The Pursuit of Amelioration — TPOA #1
I grew up in Southeast Asia for the majority of my life, living with parents who served as missionaries. And as others who have grown up in the developing world may tell you, many problems that exist are not hidden from sight; it doesn’t take a lot of effort to find people living in impoverished conditions in underdeveloped areas. Conditions that undermine human dignity and worth. Worse still are stories that emerge from accounts of those who have been subjected to sexual abuse, human trafficking, and domestic violence. I have always felt highly empathetic to the plight of those living in adverse conditions and always found myself in deep respect of people working to improve human welfare. To ameliorate. To make adverse circumstances better, more tolerable.
In the summer of 2013 I visited Cambodia to do a short documentary of a missionary couple who were serving as orthodontists in the capital of the country. In the process of interviewing the couple and getting footage to accompany their interview, we visited the slums of Phnom Penh. It was, at the time, one of the most eye opening experience I had lived through. Children were eating food off the ground, playing with the trash that saturated the streets. Many children were not fully clothed. The sight broke my heart. Their demeanor paralleled that of children playing in an amusement park, although clearly oblivious to the bleakness of the circumstance they were in. “They should be in school”, a friend of mine despondently noted. I found myself agreeing with him, but as I thought about it, more questions came to mind. Why did we assume they weren't in school? And even if they were in school, would education solve the abject poverty they were facing? What were the systemic forces that were keeping the poor, poor? I found myself wanting to make a difference, not knowing anything about human and social development, but immediately recognizing the pull in my heart to learn how to go about doing so.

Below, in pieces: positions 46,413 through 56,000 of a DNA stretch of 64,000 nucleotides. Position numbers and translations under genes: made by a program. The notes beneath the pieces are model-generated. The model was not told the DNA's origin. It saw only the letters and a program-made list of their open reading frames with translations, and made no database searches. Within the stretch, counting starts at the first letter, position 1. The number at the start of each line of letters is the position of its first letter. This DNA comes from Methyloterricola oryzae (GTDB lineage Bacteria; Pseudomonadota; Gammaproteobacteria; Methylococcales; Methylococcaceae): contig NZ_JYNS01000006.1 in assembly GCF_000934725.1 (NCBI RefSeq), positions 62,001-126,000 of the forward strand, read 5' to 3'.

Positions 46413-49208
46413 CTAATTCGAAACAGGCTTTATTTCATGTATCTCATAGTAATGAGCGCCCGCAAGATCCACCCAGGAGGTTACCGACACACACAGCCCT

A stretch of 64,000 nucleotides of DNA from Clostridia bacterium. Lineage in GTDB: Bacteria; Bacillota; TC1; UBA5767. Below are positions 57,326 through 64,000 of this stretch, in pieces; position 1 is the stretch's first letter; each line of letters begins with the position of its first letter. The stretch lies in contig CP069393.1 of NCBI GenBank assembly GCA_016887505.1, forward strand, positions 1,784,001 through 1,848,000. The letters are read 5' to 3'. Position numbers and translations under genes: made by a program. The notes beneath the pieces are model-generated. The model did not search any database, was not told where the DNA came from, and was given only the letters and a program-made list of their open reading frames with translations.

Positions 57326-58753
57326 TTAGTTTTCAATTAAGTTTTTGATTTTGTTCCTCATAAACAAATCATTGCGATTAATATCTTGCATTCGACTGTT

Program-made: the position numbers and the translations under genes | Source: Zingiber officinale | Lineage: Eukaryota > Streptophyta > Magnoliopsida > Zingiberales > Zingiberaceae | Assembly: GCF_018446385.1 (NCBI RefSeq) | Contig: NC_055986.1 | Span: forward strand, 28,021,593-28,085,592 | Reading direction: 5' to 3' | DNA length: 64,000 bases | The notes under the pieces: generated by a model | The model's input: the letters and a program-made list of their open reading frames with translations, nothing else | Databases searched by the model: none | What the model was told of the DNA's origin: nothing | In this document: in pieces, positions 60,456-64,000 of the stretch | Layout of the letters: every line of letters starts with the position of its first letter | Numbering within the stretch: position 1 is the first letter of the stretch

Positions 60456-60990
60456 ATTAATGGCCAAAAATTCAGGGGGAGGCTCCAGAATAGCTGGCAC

So I went to college and found myself surrounded with people that cared about the same issues I did. It was like I had found a gold mine of people that wanted to help the world in the same way. The perfect nest preparing us to take flight into the world beyond.
Fast forward to May 2017. I graduated with a degree in Film and Media Studies and a minor in International Development Studies. I’ve always seen the film medium and new media as a means to an end, the end being the amelioration of social issues that plague the world that we live in. I recognize that this is a very big claim that seems to have the same depth of a child saying “Oh! One day I want to save and change the world.” I mean, what does that change even look like? Where do I even begin? How do I give those in adverse circumstances a voice that could educate us on how we could empower them? As the adage goes, ‘give a man a fish and you feed him for a day; teach a man how to fish and you feed him for a lifetime.’ Am I naive to think that mere awareness of issues can lead to big social changes? What if my work oversimplifies development, further damaging communities in the process? I am reminded of my economics professor who told me how donating aid in attempt to solve on-going social issues can backfire, serving only to further trap the poor in a vicious cycle of poverty. A short term solution at best, the cementing of the problem at worst.